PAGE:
The health technology sector has been particularly busy in recent months, in the context of the Covid health crisis. And Jean-Philippe Arié, the manager of the Luxinnovation HealthTech Cluster, has not been idle: “Beyond mastering the new instruments put in place by the government, we have been listening to the companies in the sector and their difficulties and we have helped them to regain a certain stability. We then accompanied them in their economic recovery, via the Neistart programme,” he explains.
The cluster, in close collaboration with the Health Department of the Ministry of the Economy, has also been involved in analysing proposals for industrial innovation. It was necessary to find funding solutions or to speed up research, development and other production programmes for solutions and products to combat the SARS-CoV-2 virus. “To do this, we relied, in particular, on RDI aid specific to the Covid situation”.
The repositioning of certain companies with products or services directly linked to the pandemic is one of the major observations made after these six months of crisis. “This positive aspect of the situation is obviously counterbalanced by the general negative impact that is a direct result of the global economic slowdown”.
Between now and the end of the year, the momentum of recent months should not slow down, even if the whole sector – and probably beyond – is preparing for profound paradigm shifts, both societal and economic. “We do not yet have a clear idea of the nature of these changes, as it may take some time to fully measure their effects. But it will still be a matter of taking stock to understand the long-term effects of the crisis. This will allow us to anticipate future solutions to deal with situations that are likely to recur”.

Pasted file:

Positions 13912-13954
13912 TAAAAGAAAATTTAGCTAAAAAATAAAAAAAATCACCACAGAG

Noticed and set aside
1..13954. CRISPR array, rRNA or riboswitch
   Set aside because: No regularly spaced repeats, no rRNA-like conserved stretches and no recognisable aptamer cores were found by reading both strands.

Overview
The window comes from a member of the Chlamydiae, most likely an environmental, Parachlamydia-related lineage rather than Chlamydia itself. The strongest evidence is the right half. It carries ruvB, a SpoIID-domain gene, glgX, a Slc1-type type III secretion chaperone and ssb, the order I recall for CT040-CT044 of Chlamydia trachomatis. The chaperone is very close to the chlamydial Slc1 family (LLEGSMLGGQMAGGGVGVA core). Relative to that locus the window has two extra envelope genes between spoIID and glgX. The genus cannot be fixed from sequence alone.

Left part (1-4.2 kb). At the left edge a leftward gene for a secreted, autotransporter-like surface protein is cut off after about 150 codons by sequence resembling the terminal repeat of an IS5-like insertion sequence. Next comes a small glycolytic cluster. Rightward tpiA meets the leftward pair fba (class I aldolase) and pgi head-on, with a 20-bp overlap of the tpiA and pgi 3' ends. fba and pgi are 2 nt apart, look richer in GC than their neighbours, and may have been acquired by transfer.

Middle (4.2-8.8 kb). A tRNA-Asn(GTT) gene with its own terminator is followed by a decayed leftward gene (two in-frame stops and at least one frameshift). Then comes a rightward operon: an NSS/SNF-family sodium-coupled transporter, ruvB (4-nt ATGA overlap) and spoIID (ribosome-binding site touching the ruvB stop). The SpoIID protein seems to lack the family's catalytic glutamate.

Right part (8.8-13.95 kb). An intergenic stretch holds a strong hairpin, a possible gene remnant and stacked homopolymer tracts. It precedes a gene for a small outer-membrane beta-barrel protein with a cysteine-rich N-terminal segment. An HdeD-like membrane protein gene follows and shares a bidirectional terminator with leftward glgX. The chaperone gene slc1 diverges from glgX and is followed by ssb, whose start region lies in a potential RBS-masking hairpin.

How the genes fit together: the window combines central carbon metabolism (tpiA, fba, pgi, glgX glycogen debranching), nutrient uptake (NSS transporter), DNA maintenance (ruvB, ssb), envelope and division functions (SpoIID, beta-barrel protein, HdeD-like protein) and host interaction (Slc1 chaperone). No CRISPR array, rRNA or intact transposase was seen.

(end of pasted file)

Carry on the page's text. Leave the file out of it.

In the meantime, the hottest news from the Luxembourg HealthTech Cluster concerns the 10th edition of the Fit 4 Start acceleration programme. The start-ups selected on this occasion also come from the health technology sector. The members of the jury are currently studying the applications, which will lead to the announcement in early October of the companies that will finally be selected to follow the 16-week intensive support offered by the programme.
“We are also constantly working on the analysis of the sector, its structure and its players,” says Mr Arié. “We hope to publish an update of the mapping carried out over the last two years at the beginning of next year”. The last edition of this mapping, the result of an effective collaboration between the Ministry of the Economy, the Competitiveness Observatory, the HealthTech Cluster and the Market intelligence department of Luxinnovation, reported 136 companies active in the sector (80% of which are active in structures with no more than 10 employees) employing nearly 1,600 people. According to the latest available figures (2017), the sector generated an added value of €180 million, representing 0.35% of GDP.